Botnets quadruple in size
In the past three months, the size of "botnets" – groups of virus-compromised "zombie" PCs – has increased by a factor of four, according to statistics published by the ShadowServer Foundation. The Foundation's members include a number of security specialists that monitor botnets, malware and phishing activity, but the experts aren't sure why the number of infected PCs has risen so quickly.
The Internet Storm Center (ISC) believes that widespread SQL injection attacks on web sites are behind it all. These attacks compromise the database server behind an otherwise-harmless web site, so that site visitors using unpatched browsers are served malware. Another explanation is that bot-herders may simply be able to keep control of a compromised PC for longer before users discover an anomaly or a virus scanner detects the infection.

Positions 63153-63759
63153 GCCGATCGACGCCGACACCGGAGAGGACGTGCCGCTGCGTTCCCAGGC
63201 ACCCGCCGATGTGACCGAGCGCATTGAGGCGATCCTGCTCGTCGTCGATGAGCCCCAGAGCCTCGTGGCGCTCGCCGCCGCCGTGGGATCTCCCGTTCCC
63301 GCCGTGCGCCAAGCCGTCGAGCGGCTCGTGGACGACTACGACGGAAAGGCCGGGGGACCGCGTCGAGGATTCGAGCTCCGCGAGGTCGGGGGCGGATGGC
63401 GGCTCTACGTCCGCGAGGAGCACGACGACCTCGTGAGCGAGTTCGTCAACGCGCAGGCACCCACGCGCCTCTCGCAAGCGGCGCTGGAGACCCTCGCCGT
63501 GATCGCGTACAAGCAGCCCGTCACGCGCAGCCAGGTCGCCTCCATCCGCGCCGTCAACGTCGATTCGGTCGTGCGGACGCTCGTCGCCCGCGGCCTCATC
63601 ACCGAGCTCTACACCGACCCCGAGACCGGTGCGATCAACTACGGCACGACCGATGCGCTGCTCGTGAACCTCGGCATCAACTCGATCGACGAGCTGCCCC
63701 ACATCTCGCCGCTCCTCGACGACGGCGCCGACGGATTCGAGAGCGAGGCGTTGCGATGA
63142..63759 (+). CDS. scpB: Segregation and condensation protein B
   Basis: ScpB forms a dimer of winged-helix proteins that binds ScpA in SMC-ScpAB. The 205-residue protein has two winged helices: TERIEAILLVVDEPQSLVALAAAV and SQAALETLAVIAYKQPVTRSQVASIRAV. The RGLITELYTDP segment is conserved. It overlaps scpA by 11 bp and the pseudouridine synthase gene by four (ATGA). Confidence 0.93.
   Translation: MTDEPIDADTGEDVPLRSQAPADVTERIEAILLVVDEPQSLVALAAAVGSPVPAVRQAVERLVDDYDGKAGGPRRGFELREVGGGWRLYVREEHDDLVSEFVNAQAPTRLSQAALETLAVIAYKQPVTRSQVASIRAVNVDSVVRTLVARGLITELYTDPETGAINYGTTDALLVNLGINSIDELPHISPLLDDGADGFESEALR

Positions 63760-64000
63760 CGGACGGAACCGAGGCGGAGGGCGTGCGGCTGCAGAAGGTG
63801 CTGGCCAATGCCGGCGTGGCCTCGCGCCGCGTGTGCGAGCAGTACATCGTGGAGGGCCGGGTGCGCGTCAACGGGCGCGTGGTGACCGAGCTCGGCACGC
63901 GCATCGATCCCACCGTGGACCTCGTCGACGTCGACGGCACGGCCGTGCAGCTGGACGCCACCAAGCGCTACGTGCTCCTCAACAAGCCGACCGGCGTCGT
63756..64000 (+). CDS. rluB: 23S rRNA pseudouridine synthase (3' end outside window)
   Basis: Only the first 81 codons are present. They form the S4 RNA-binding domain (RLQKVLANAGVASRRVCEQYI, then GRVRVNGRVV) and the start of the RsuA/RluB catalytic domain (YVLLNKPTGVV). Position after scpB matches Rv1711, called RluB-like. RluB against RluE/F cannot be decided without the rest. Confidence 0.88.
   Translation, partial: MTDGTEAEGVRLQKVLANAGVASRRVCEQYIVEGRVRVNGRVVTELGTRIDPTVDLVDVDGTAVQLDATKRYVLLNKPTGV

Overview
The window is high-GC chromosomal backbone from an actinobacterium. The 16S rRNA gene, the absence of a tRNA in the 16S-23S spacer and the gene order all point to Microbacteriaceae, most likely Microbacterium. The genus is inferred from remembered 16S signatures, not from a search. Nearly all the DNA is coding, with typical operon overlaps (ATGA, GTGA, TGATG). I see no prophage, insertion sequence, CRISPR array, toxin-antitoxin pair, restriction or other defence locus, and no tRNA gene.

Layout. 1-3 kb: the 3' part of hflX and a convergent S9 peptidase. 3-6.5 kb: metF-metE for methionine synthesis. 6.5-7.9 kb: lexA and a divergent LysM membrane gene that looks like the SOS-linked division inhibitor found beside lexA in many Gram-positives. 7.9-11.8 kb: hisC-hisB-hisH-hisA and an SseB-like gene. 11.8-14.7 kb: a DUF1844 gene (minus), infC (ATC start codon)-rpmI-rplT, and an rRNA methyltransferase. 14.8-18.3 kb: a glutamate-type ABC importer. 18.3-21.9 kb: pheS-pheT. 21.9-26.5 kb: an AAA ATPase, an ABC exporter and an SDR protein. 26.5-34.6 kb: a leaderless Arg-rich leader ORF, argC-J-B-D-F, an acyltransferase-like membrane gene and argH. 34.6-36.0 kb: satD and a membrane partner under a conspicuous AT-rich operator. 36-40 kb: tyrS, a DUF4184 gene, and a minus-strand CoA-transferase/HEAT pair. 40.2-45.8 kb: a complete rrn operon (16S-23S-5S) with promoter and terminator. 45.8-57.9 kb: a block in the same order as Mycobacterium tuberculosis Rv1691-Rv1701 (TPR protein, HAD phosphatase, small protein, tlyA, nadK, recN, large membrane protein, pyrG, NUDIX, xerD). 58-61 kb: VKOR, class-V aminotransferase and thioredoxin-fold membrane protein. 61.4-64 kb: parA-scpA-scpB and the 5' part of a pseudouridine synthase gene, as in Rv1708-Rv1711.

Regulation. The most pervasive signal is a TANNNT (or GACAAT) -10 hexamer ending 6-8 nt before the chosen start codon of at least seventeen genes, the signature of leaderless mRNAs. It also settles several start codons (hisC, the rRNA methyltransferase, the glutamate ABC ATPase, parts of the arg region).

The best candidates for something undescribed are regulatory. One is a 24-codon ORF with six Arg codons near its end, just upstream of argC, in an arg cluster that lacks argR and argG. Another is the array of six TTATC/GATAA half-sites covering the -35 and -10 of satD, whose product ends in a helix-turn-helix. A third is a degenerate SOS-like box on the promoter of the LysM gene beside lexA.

Thorsten Holz, cofounder of Germany's Honeynet Project, believes that email attacks in the past few months have brought about these changes. During this time, malware has been circulating as forged UPS invoices, Angelina Jolie videos, reports about the US invading Iran and most recently as Olympic screensavers. Holz pointed out to heise Security that ShadowServer mainly monitors IRC botnets, which are not related to SQL injection attacks – a fact that further bolsters his interpretation.
Recently, security service providers FireEye and SecureWorks also reported some interesting findings about botnets. It turns out that the two botnets which vie for the title of King of the Hill, Srizbi and Rustock, have some things in common. Apparently, one client is using both networks to send spam email. It is also unusual that emails that distribute Srizbi bots are being sent from the Rustock network.